I’m very grateful to Unlearning Economics (UE) for writing in a clear and forceful way a defence of the idea that attacking mainstream economics is a progressive endeavor. Not criticising mainstream economics - I’ve done plenty of that - but attacking its existence. The post gets to the heart of why I think such attacks are far from progressive.
It is very similar to debates over whether economics teaching should devote considerable time to the history of economic thought and non-mainstream ideas, and whether economists have much too much power and influence. More critical thinking, real world context and history - yes. This is what the CORE project is all about. But devoting a lot of time to exposing students to contrasting economic frameworks (feminist, Austrian, post-Keynesian) to give them a range of ways to think about the economy, as suggested here, means cutting time spent on learning the essential tools that any economist needs. As Diane Coyle and I argue, economics is a vocational subject, not a liberal arts subject.
Let me start at the end of the UE piece.
“The case against austerity does not depend on whether it is ‘good economics’, but on its human impact. Nor does the case for combating climate change depend on the present discounted value of future costs to GDP. Reclaiming political debate from the grip of economics will make the human side of politics more central, and so can only serve a progressive purpose.”
Austerity did not arise because people forgot about its human impact. It arose because politicians, with help from City economists, started scare mongering about the deficit. We had ‘maxed out the nation’s credit card’ and all that. That line won not one but two UK elections. Opponents of austerity talked endlessly about its human impact, and got nowhere. Every UK household knew that your income largely dictates what you can spend, and as long as the analogy between that and austerity remained unchallenged talk about human impact would have little effect.
The only way to beat austerity is to question the economics on which it is based. You can start by noting that none of the textbooks used to teach economics all over the world advocate cutting public expenditure in a recession. You can add that governments have not tried to do this since the Great Depression of the 1930. If necessary you can add that the state of the art macro used by central banks also suggests cutting government spending in a deep recession will have harmful effects. You can explain why this happens, and why a Eurozone type crisis can never happen in the UK.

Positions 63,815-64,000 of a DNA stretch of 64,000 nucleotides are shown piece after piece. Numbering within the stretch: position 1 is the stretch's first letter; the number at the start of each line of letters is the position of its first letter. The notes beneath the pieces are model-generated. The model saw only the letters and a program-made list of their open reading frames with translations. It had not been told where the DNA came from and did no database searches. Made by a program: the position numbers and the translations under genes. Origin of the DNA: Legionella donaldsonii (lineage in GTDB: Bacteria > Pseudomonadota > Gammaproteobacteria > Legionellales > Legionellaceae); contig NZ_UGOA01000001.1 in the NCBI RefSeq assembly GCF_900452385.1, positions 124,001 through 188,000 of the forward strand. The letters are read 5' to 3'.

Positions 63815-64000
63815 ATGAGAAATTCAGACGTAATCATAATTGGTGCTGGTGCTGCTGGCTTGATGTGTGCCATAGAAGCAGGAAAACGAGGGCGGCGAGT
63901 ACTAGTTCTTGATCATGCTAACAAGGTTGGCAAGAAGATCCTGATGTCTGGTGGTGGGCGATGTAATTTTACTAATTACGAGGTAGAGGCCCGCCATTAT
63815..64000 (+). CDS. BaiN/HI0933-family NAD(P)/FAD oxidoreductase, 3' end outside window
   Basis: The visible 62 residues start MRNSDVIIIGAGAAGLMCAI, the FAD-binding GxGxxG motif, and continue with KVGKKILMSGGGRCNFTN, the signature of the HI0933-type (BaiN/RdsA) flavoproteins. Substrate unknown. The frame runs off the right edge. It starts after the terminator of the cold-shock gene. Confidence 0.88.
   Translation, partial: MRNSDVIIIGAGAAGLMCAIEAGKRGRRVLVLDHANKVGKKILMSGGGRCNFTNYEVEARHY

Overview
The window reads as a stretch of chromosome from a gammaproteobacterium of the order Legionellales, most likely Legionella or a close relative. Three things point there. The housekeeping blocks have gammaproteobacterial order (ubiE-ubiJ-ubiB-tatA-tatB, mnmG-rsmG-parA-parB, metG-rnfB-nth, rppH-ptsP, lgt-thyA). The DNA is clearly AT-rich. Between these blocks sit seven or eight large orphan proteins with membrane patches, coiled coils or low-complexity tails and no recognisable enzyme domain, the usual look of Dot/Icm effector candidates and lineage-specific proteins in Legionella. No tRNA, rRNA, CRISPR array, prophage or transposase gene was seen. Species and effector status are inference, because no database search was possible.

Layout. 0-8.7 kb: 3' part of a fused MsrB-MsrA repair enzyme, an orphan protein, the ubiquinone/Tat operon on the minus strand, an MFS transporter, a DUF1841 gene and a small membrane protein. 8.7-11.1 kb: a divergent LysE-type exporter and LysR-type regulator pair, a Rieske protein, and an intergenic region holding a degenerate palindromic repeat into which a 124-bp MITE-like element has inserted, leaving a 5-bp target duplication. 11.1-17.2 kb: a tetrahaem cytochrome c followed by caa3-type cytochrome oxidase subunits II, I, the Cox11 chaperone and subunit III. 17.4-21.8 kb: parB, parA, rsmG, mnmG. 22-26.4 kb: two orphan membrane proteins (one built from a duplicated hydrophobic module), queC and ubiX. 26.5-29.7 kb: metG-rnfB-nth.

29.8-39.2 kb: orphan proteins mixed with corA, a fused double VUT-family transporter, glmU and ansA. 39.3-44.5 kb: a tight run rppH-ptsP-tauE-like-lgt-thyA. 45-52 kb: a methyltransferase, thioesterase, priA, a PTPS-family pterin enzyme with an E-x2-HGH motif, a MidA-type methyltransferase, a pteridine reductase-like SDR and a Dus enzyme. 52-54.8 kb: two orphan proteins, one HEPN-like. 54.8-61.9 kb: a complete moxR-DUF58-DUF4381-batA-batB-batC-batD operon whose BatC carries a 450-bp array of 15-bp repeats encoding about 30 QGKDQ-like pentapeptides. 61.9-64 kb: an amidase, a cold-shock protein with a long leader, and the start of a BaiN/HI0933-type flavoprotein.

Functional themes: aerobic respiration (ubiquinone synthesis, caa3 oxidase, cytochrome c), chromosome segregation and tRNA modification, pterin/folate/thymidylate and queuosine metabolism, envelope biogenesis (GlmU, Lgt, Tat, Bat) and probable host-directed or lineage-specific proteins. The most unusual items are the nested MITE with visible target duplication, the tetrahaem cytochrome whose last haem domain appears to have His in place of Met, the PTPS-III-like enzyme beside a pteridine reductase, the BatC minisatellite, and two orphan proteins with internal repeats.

That does not dilute the human impact of austerity. What it does is undercut the supposed rationale for austerity on its own terms: mainstream economics. Having mainstream economics, and most mainstream economists, on your side in the debate on austerity is surely a big advantage.
Now imagine what would happen if there was no mainstream. Instead we had different schools of thought, each with their own models and favoured policies. There would be schools of thought that said austerity was bad, but there would be schools that said the opposite. I cannot see how that strengthens the argument against austerity, but I can see how it weakens it.
This is the mistake that progressives make. They think that by challenging mainstream economics they will somehow make the economic arguments for regressive policies go away. They will not go away. Instead all you have done is thrown away the chance of challenging those arguments on their own ground, using the strength of an objective empirical science.
Where UE is on stronger ground is where they question the responsibility of economists. Sticking with austerity, he notes that politicians grabbed hold of the Rogoff and Reinhart argument about a 90% threshold for government debt.
“Where was the formal, institutional denunciation of such a glaring error from the economics profession, and of the politicians who used it to justify their regressive policies? Why are R & R still allowed to comment on the matter with even an ounce of credibility? The case for austerity undoubtedly didn’t hinge on this research alone, but imagine if a politician cited faulty medical research to approve their policies — would institutions like the BMA not feel a responsibility to condemn it?”
I want to avoid getting bogged down in the specifics of this example, but instead just talk about generalities. Most economists would be horrified if some professional body started ruling on what the consensus among economists was. I would argue that this instinctive distaste is odd, as UE’s medical analogy illustrates, and also somewhat naive. I would argue that economists’ laissez faire view about defining the consensus (or lack of it) has helped the UK choose Brexit and the US choose Trump. I personally think economists need to think again about this.
However to do so would go in completely the opposite direction from what most heterodox economists wish. It would greatly increase the authority of the mainstream, when there was a consensus within that mainstream. It would formalise and make public the idea of a mainstream, and inevitably weaken those outside it.
Economics, as someone once said, is a separate and inexact science. That it is a science, with a mainstream that has areas of agreement and areas of disagreement, is its strength. It is what allows economists to claim that some things are knowledge, and should be treated as such. Turn it into separate schools of thought, and it degenerates into sets of separate opinions. There is plenty wrong with mainstream economics, but replacing it with schools of thought is not the progressive endeavor that some believe. It would just give you more idiotic policies like Brexit.